A second “preheat shot” is formed in the die 10, again without cooling medium being circulated through the die 10. In step 106, as a third “preheat shot” is being formed in the die 10 (the injection step) the electronic valve 36 is opened fully in the bypass loop 32. Opening of the valve preferably is triggered by the temperature of the die reaching a level that is 90% or more of the temperature of the die when operating during normal production. A flow restrictor 39 may be present within the bypass loop. As a result of the electronic valve 36 being opened, a flowrate of the cooling medium, which is less than the first flowrate during normal operation, is directed through the die 10. Preferably, the flow rate is about one half of the flow rate through the primary loop. The first three “preheat shots” formed will likely not be acceptable parts and need to be scrapped. As the fourth shot is being formed in step 108, the first electronic valve 28 is also opened, so the primary cooling loop 30 along with the bypass loop 32 both supply the die. The fourth shot and subsequent shots will result in the production of acceptable parts.

Beginning with the fourth shot, normal cooling flowrates are provided for formation of the remainder of the parts.

An alternative way to get partial flow through the valve in the bypass loop is to cycle the valve full open for part time and full closed for part time.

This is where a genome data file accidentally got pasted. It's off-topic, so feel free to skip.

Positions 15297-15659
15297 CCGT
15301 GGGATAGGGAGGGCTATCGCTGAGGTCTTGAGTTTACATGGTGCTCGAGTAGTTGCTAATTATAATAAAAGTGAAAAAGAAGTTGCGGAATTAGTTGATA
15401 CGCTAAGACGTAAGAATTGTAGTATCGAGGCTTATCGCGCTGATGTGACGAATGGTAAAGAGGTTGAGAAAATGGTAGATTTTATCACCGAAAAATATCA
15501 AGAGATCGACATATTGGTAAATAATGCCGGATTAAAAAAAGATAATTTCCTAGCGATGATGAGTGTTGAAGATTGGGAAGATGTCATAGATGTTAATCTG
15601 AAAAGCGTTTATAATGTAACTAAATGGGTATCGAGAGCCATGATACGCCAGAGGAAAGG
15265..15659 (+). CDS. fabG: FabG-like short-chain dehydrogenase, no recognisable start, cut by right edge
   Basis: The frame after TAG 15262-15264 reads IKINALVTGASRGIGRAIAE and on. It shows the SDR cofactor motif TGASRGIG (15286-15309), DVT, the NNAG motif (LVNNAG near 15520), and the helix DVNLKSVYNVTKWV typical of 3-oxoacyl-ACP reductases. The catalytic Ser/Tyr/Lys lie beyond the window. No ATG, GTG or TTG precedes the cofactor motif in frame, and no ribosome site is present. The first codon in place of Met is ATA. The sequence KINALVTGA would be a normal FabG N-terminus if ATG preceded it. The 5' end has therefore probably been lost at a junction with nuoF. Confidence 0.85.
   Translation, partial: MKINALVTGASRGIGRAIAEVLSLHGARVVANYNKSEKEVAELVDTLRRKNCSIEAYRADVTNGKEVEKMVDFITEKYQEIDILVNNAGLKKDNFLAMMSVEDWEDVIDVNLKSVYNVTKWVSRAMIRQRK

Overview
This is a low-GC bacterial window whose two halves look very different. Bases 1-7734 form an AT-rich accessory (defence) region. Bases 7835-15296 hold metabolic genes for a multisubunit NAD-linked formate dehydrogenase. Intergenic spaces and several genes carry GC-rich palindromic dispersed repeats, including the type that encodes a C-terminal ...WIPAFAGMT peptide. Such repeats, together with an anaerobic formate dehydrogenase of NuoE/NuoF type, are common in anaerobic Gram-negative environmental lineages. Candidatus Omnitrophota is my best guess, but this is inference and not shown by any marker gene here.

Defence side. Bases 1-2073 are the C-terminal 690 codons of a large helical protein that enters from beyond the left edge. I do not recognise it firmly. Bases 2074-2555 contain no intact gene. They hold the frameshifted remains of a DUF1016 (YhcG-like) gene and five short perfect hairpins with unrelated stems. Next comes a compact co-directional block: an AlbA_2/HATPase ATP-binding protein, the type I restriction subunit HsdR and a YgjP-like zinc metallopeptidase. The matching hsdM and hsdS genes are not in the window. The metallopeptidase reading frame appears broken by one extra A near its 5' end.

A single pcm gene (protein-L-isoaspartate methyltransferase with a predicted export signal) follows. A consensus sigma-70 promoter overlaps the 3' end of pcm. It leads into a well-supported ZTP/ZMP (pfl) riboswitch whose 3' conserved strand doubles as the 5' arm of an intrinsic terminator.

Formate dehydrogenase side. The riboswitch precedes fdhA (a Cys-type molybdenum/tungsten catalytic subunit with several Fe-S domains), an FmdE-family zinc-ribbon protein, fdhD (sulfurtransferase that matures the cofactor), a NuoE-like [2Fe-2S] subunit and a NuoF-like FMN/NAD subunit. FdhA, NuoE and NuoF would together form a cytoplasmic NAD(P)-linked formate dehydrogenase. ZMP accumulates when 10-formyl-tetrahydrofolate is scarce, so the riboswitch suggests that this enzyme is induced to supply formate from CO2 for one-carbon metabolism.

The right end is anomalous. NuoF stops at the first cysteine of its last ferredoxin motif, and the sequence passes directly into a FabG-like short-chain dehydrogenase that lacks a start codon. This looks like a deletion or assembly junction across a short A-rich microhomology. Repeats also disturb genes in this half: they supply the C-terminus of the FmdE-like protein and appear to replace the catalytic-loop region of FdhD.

Ninety percent of average production temperature has been determined to be an appropriate transition temperature by production testing, however, this threshold can be changed.

The method is described as requiring the formation of three “preheat shots” in combination with the inventive manner of cooling the die. If the parts being formed are smaller than typical, an additional preheat shot with no flow going to the die may be required. Also, the amount of preheat shots may be reduced if the production interruption is so short that the die does not have time to cool to an ambient temperature.

The amount of scrap generated in the inventive method is reduced compared to prior methods. Also, because fewer “preheat shots” are required, there is less downtime when production is desired.

Although the invention has been shown and described with reference to certain preferred and alternate embodiments, the invention is not limited to these specific embodiments. Minor variations and insubstantial differences in the various combinations of materials and methods of application may occur to those of ordinary skill in the art while remaining within the scope of the invention as claimed and equivalents.

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Classifications
U.S. Classification264/40.6, 264/328.16
International ClassificationB29C47/92
Cooperative ClassificationB29C39/38, B22D17/2218
European ClassificationB29C39/38, B22D17/22D
Legal Events
DateCodeEventDescription
Feb 10, 2009ASAssignment
Owner name: HONDA MOTOR CO., LTD., JAPAN
Free format text: ASSIGNMENT OF ASSIGNORS INTEREST;ASSIGNORS:KREITZER, JAMES;MAIDON, RON;PETTUS, MATTHEW;AND OTHERS;SIGNING DATES FROM 20081219 TO 20090209;REEL/FRAME:022234/0704